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Oil companies fracking into drinking water sources, Stanford University research shows

Energy companies are fracking for oil and gas at far shallower depths than widely believed, sometimes through underground sources of drinking water, according to research released Tuesday by Stanford University scientists.

Though researchers cautioned their study of hydraulic fracturing, or fracking, employed at two Wyoming geological formations showed no direct evidence of water-supply contamination, their work is certain to roil the public health debate over the risks of the controversial oil and gas production process.

Fracking involves high-pressure injection of millions of gallons of water mixed with sand and chemicals to crack geological formations and tap previously unreachable oil and gas reserves. Fracking fluids contain a host of chemicals, including known carcinogens and neurotoxins.

Fears about possible water contamination and air pollution have fed resistance in communities around the country, threatening to slow the oil and gas boom made possible by fracking.

Fracking into underground drinking water sources is not prohibited by the 2005 Energy Policy Act, which exempted the practice from key provisions of the Safe Drinking Water Act. But the industry has long held that it does not hydraulically fracture into underground sources of drinking water because oil and gas deposits sit far deeper than aquifers.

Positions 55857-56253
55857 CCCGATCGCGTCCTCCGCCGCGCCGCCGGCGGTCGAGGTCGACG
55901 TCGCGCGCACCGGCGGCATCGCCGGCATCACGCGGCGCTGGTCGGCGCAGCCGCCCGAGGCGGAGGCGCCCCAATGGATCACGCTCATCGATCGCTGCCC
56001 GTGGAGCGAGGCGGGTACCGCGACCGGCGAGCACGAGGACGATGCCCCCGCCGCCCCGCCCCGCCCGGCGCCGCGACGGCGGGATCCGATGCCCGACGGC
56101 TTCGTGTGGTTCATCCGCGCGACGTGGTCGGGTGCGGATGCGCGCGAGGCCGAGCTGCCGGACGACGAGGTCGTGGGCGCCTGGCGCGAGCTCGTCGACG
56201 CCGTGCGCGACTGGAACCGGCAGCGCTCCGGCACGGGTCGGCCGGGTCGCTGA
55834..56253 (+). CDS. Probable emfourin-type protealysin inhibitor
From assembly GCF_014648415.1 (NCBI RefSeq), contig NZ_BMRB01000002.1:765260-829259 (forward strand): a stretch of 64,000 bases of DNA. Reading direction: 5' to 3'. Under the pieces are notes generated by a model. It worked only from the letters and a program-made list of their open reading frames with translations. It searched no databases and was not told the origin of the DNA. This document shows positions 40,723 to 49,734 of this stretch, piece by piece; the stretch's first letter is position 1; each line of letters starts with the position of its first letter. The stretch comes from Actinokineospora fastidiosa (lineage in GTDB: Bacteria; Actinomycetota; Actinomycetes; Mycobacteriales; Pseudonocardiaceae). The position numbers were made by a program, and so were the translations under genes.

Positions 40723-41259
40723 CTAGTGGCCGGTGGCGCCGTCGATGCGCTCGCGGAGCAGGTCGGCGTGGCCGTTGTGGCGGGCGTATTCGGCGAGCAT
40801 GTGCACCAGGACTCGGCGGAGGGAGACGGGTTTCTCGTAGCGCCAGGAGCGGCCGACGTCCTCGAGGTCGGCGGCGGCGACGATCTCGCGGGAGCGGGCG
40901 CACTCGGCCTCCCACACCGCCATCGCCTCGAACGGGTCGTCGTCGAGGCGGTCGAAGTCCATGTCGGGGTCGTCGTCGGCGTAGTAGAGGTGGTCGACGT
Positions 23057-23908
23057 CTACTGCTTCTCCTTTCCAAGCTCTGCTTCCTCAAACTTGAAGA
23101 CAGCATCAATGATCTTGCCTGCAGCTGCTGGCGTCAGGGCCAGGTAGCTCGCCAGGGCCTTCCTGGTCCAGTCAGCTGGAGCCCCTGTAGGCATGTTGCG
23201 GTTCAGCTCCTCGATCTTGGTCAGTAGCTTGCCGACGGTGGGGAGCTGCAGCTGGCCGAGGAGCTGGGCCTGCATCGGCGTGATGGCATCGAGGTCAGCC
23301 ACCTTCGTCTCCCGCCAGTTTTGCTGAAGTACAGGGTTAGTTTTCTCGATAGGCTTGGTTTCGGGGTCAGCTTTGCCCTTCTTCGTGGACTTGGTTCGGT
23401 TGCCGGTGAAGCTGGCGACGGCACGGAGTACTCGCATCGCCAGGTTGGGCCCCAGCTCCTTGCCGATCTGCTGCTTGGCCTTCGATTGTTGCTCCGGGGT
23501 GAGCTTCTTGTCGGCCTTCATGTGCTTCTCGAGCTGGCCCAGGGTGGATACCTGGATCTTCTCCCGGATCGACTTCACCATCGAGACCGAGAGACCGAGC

The study, however, found that energy companies used acid stimulation, a production method, and hydraulic fracturing in the Wind River and Fort Union geological formations that make up the Pavillion gas field and that contain both natural gas and sources of drinking water…. [continue reading]

 

— by Neela Banerjee writing for The Los Angeles Times

 

fracking-groundwater-pavillion-20140811-001

Tanker trucks for hauling water and fracking fluids line up near a natural gas flare in Williston, N.D. Fracking has touched off a nationwide oil and gas boom, and with it, worries about public health and the environment. (Charles Rex Arbogast / AP)

 

 

 

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This entry was posted on August 23, 2014 by in Uncategorized and tagged , , , , , , , , .

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